Thomas cried, too, after I assured him it was not unseemly for a boy to do so. He’d spent most of his life, when not with his pigs, skulking around our cottage. Eventually, we’d set a place for him at our table each night. I think my mother thought of him as a son. A messy, wild son.
She was buried in a dress of blue cloth that she herself had woven two winters ago, for her hand at weaving was among the finest in the land. ’Twas a glorious shade, like the sky at dawn. With her hair brushed smooth, she looked almost as I wanted to remember her. Mrs. Pinkett, Thomas, and even Thomas’s mother said words for her. But I said nothing. I could not say what was in my heart. I could not ask her if she was at last joining my father, or if he had abandoned her even in death.
* * *
Thomas was the one who found the map. He helped me go through my parents’ things. There was not much in the chest. Mostly tools and odd bits of cloth my mother had woven. There was a lovely mirror, small and silver, that we found by the back door of our cottage one winter’s night. And my mother had saved the small velvet bags filled with coins that showed up mysteriously on the porch from time to time. I’d keep the mirror, for my mother had loved it well. Perhaps it was a gift from an admirer. I had wanted to believe it was from my father, but my mother was certain it was not. Why would he leave a gift and disappear? Nay, he’s probably still composing lullabies for dragons, she’d say. Regardless, I would keep it. The velvet bags, though now empty, were of good quality and could be traded possibly. And there, underneath a fine cloak my mother had woven for special occasions, rolled up in a cracked leather canister, was the map.
“Trinket, mayhap the map shows where your father traveled about,” Thomas said.
“Then why did he not take it with him the last time he went?” I asked, although I knew the map had been my father’s. But it helped me to argue with Thomas. I could only know what I was truly thinking when I had to defend one thought against another.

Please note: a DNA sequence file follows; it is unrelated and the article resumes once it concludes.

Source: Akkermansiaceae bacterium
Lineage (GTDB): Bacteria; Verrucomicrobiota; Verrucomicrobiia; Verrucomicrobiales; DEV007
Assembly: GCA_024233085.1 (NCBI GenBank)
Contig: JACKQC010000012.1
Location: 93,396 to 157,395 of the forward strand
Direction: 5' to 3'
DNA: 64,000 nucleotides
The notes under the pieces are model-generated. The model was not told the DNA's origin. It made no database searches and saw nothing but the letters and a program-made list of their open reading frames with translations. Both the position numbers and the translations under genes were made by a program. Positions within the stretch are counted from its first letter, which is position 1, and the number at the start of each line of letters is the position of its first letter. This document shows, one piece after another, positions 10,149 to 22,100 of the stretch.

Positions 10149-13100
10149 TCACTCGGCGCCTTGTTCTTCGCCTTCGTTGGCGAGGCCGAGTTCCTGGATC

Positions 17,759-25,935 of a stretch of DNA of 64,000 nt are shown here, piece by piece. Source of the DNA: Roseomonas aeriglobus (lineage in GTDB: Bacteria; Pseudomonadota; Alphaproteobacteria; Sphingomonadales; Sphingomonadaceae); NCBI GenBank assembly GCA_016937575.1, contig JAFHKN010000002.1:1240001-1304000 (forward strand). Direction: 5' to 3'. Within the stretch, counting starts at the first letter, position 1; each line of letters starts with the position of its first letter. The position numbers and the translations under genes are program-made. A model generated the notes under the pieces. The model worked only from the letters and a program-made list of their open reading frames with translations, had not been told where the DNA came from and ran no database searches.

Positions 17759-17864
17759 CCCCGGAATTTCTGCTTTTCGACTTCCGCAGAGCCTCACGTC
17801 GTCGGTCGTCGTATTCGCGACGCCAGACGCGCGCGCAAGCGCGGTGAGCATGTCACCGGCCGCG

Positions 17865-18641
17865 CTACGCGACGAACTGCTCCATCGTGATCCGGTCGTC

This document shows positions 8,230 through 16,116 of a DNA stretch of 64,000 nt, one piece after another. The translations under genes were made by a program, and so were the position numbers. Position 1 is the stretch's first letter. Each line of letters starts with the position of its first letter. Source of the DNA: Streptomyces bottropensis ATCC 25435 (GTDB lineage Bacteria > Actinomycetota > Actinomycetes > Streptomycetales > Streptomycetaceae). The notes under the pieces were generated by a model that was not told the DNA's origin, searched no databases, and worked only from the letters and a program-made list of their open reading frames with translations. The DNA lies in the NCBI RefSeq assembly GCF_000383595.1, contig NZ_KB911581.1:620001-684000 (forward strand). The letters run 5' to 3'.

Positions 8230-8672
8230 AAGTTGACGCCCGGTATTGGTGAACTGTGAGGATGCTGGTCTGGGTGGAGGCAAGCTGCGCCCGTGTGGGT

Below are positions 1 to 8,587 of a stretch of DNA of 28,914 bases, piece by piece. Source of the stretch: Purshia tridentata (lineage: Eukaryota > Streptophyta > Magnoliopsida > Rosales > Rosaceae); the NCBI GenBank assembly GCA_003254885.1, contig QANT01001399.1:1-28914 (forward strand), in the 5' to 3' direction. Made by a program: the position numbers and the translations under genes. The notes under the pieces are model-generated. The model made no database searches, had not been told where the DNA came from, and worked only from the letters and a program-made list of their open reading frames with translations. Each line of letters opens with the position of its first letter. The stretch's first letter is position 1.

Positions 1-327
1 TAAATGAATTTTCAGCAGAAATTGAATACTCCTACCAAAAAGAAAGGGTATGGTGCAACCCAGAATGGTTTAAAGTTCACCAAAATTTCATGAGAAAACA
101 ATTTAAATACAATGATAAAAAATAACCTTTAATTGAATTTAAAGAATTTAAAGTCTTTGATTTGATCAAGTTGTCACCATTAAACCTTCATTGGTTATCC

The map was soft and faded, drawn by my father’s own hand in the black ink he always kept a small jar of on the shelf. But the ink in the jar had long since dried up, and the lines on the map had paled to a dirty brown. I traced an imaginary path from our town, through trees, to a far-off castle. Then I drew another, this time down the coast and to the villages by the sea.
“What are you going to do with it?” Thomas asked.
“What do you think?” My fingers trailed yet another direction, over the mountains to the forest.
He looked at me with eyes that widened as he understood my purpose.
“You are not going to follow it!” He spit when he yelled, which made it a good thing that Thomas the Pig Boy yelled very little.
“You are only eleven.”
“Almost twelve. A year older than you.”
“What will you do out there?” Thomas asked, flicking the map with his hand.
“Why, find my father, of course.”
And I will leave this place, and all the pain, behind.
But I did not say this aloud.
Thomas thought for a moment.
“If you go, can I come?”
I could have tortured him by not answering, or by saying no, but I had secretly hoped that he might want to journey with me. I could not imagine that hed want to go back to spending all his time with his battle-ax of a mother, getting scolded if he breathed too loudly. As for myself, it would be easier to travel with a companion. And Thomas was a fairly brave boy, not to mention my only true friend.
“Could be dangerous, you know. Life on the road will not be easy.”
Thomas’s large brown eyes were already dancing. “Will there be excitement, do you think, and adventure?”
“Aye, mayhap. But if I let you come, you cannot complain,” I said, though I knew he would from time to time. He was Thomas, after all.
Thomas nodded, his eyes alive with thoughts of great escapades.
My own thoughts were more focused. There was a truth I sought.
And I hoped with all my soul I would find it.
“Yes, Thomas,” I said, “you can come with me.”
Text copyright © 2012 by Shelley Moore Thomas
Pictures copyright © 2012 by Daniel Craig